Multi-lin­gual phone line im­proves ac­ces­si­bil­ity

Asian Journal - - J2UR1AL -

Vic­to­ria: For speak­ers of Hausa, Ce­buano or one of over 100 other lan­guages, real-time ac­cess to in­for­ma­tion about B.C.’S em­ploy­ment stan­dards, in their na­tive tongue, is now just a phone call away.

“With this new toll-free phone ser­vice, peo­ple will find it eas­ier to ob­tain in­for­ma­tion about their em­ploy­ment rights and obli­ga­tions,” said Harry Bains, Min­is­ter of Labour. “Ev­ery­one should be able to have their ques­tions an­swered. This is es­pe­cially im­por­tant for peo­ple who ex­pe­ri­ence lan­guage bar­ri­ers.”

The toll-free num­ber pro­vided Regina: Con­ser­va­tive Leader An­drew Scheer wel­comed 2019 with a warn­ing that if Cana­di­ans re­elect Justin Trudeau this year, the fed­eral car­bon tax that’s go­ing to take ef­fect will only climb. “Cana­di­ans know what Justin Trudeau is go­ing to do. Now that his car­bon tax is here, it’s only go­ing to go up. And if he gets re-elected in 10 months, it will go up even more,” Scheer said dur­ing a New Year’s Day news con­fer­ence in a Giant Tiger store in Regina.

“This time next year I plan on be­ing able to tell Cana­di­ans that Justin Trudeau’s car­bon tax is a thing of the past.” through the Em­ploy­ment Stan­dards Branch, which is part­ner­ing with Ser­vice BC to pi­lot the pro­gram, The fed­eral gov­ern­ment’s new car­bon pric­ing sys­tem comes into ef­fect in 2019 in prov­inces that don’t have car­bon pric­ing mech­a­nisms of their own. The car­bon price out­lined by Ot­tawa starts at a min­i­mum of $20 a tonne and rises $10 an­nu­ally un­til 2022.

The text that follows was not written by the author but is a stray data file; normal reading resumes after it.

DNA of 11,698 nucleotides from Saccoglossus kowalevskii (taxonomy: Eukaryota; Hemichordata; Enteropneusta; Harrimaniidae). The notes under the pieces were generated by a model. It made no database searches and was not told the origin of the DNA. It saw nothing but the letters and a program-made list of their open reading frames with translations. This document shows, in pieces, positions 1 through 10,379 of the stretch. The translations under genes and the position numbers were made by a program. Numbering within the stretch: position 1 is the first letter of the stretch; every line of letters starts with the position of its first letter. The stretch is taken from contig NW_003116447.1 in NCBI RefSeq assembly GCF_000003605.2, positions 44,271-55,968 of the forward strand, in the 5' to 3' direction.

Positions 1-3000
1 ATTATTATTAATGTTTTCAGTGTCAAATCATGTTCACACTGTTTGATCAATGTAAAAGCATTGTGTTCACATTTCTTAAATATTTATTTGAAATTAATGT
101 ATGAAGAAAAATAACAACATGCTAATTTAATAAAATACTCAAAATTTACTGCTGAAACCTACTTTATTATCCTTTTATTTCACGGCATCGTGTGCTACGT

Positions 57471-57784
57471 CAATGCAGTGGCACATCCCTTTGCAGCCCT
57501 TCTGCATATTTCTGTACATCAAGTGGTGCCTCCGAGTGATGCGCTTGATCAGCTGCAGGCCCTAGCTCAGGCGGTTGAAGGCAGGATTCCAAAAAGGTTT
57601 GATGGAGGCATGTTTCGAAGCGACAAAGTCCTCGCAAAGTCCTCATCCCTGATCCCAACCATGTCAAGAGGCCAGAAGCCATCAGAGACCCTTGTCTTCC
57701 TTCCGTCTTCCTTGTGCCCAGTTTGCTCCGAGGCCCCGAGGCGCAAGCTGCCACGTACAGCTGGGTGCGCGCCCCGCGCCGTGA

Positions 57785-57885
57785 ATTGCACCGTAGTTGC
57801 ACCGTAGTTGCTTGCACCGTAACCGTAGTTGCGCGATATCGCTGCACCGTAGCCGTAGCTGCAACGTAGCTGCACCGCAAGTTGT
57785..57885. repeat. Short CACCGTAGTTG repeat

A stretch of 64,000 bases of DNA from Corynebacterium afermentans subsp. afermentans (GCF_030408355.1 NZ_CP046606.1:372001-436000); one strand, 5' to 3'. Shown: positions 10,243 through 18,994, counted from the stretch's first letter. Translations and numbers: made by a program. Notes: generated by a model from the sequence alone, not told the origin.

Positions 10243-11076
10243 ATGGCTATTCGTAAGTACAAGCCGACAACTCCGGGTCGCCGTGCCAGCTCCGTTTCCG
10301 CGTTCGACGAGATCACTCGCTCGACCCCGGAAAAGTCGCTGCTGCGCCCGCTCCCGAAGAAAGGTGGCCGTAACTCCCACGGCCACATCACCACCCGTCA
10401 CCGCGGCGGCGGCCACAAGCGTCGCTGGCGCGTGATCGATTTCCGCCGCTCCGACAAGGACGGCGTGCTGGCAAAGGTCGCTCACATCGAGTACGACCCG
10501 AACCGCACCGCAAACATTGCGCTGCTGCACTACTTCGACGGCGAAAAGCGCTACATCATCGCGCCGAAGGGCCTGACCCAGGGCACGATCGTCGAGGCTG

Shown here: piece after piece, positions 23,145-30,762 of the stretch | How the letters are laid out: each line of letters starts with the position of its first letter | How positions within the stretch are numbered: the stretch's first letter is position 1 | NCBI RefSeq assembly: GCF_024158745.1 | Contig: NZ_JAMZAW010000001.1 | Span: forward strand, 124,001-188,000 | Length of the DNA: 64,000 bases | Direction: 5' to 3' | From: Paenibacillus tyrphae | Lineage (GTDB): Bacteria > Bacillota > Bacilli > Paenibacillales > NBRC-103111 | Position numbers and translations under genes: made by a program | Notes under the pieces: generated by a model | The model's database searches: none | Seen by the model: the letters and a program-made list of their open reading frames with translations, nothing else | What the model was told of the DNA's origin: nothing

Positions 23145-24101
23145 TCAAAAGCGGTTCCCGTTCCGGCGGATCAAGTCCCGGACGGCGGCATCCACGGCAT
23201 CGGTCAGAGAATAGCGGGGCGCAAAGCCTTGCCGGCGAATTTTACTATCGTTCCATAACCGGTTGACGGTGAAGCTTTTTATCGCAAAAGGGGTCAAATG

But Scheer told re­porters that gov­ern­ment of­fi­cials are say­ing the tax would need to rise to $100 per tonne for it to be ef­fec­tive at re­duc­ing car­bon emis­sions, and he says the fed­eral en­vi­ron­ment de­part­ment is plan­ning for a car­bon tax of $300 per tonne.

“So we know Justin Trudeau will raise the car­bon tax higher. His ex­perts are telling him to. His own gov­ern­ment de­part­ments are telling him to,” Scheer said. “At that price home heat­ing bills will rise by more than $1,000 a year and gas prices would go up by more than 60 cents a litre.” When asked by a re­porter about his own plan to fight cli­mate change, Scheer re­sponded that the Con­ser­va­tives’ plan will help re­duce global emis­sions by cap­i­tal­iz­ing on Canada’s clean tech­nol­ogy and cleaner en­ergy, which he said will also keep man­u­fac­tur­ing jobs in Canada in­stead of mov­ing to coun­tries without those things.

Harry Bains

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